- Rev Murphy’s walk can be sponsored by visiting his [https://www.justgiving.com/fundraising/walking4burundi]Justgiving page[/url].
A CARRIGALINE clergyman has set off on a 100km sponsored pilgrimage to raise funds to improve the lives of people living in poverty in east Africa.
Rev Tony Murphy will visit all 22 Church of Ireland parishes in the Cork diocese in May, before walking at least 5km in each area while collecting sponsorship for Christian Aid’s farming projects in Burundi.
In October 2019, Rev Murphy travelled with Christian Aid to see for himself how the support of his diocese is enabling farmers in Burundi to move from subsistence farming, where food is grown for survival, to a business model where food is grown for for sale, in order to thrive.
Rev Murphy was waved off on his month-long pilgrimage by Bishop of Cork Paul Colton at St Fin Barre’s Cathedral recently and will be joined on his socially distanced walks by the local rectors, parishioners and other supporters at each location.
Bishop Colton said: “In the midst of our own challenging times, it is all too easy to lose sight of the commitments we have to others beyond our own shores.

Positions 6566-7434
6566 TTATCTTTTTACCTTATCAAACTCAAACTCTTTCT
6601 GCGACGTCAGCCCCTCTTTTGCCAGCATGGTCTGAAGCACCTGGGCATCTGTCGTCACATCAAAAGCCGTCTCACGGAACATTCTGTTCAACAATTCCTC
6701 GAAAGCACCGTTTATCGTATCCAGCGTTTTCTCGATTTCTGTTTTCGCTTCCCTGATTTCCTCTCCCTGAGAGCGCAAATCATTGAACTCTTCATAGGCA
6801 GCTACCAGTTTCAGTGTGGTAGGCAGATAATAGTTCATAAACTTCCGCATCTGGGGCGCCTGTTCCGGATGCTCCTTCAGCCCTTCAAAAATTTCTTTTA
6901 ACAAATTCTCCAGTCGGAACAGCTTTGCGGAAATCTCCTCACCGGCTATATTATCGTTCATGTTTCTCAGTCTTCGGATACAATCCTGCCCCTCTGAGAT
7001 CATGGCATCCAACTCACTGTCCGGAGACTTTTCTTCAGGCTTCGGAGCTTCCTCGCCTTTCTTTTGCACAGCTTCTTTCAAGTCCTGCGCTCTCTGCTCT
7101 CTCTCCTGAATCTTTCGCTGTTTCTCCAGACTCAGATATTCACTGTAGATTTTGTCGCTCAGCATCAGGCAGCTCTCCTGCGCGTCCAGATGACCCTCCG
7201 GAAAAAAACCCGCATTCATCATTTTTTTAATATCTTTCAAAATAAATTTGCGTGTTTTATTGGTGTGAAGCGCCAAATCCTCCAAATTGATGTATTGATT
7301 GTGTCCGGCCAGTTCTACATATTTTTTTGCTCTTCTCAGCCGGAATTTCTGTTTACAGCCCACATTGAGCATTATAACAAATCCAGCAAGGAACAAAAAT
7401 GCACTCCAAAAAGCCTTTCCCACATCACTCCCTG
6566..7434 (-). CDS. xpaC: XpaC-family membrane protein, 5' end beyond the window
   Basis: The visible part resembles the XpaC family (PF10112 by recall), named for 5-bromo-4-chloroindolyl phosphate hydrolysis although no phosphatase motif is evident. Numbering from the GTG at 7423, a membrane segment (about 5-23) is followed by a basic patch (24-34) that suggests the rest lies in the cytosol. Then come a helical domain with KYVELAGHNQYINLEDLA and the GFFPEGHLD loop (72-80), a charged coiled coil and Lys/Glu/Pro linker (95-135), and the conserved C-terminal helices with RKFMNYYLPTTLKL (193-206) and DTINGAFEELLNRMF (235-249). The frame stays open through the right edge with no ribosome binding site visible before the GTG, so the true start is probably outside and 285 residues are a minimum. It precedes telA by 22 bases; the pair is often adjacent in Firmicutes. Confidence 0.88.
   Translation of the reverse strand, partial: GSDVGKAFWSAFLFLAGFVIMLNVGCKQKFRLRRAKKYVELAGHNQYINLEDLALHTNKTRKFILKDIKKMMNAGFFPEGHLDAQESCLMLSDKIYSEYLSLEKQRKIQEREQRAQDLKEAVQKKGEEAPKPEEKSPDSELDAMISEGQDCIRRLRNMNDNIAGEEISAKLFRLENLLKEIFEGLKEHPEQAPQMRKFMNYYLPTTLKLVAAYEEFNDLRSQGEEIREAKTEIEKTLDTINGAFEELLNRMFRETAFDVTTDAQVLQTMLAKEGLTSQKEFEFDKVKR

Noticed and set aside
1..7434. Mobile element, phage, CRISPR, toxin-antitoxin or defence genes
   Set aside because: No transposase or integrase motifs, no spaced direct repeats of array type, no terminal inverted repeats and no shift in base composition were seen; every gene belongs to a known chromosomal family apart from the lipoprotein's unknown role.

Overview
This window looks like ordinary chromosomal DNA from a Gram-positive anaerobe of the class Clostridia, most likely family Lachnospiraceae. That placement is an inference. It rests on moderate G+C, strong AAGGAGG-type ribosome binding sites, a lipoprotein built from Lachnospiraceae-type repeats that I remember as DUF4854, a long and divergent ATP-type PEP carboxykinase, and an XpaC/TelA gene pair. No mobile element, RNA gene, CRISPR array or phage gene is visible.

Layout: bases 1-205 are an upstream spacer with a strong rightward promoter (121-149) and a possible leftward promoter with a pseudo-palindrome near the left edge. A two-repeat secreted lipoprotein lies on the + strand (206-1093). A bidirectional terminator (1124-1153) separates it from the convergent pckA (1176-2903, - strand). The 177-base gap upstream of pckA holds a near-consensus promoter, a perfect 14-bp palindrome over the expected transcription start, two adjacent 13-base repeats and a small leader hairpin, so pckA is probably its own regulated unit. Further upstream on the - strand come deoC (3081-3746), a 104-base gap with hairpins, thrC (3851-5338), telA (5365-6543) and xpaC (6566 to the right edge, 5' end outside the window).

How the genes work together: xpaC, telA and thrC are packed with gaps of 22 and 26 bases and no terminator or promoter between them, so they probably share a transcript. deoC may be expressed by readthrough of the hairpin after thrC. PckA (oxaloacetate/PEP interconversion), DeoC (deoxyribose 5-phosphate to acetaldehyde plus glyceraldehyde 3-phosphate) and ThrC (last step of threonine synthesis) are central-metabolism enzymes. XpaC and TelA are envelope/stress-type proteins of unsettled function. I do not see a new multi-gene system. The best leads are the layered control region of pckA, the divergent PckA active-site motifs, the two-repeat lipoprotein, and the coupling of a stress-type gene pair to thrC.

“In Cork, Cloyne and Ross, people of all ages have embraced and supported our maize project in Burundi from its outset in 2017.
“We are now in the second phase and through the visits of Archbishop Martin Blaise Nyaboha to us in 2017 and Rev Tony Murphy’s return visit in 2019, we all feel we know well what is needed from this important partnership,” he said.
The Anglican diocese of Cork, Cloyne and Ross has raised more than €70,000 since 2017 when it began supporting Christian Aid’s work in Burundi.
The diocese has committed to providing ongoing support in 2021 and 2022 to three farming co-operatives established by Christian Aid’s local partner, the Anglican Church of Burundi in the south of the country.
Funding levels have declined due to the coronavirus pandemic and Rev Murphy hopes that this diocese-wide initiative will help to achieve the yearly target for 2021.
Speaking as he set out on his 100km walk, he said that the commitment of the diocese to help establish three co-operatives was “hugely appreciated” by the people in Burundi.
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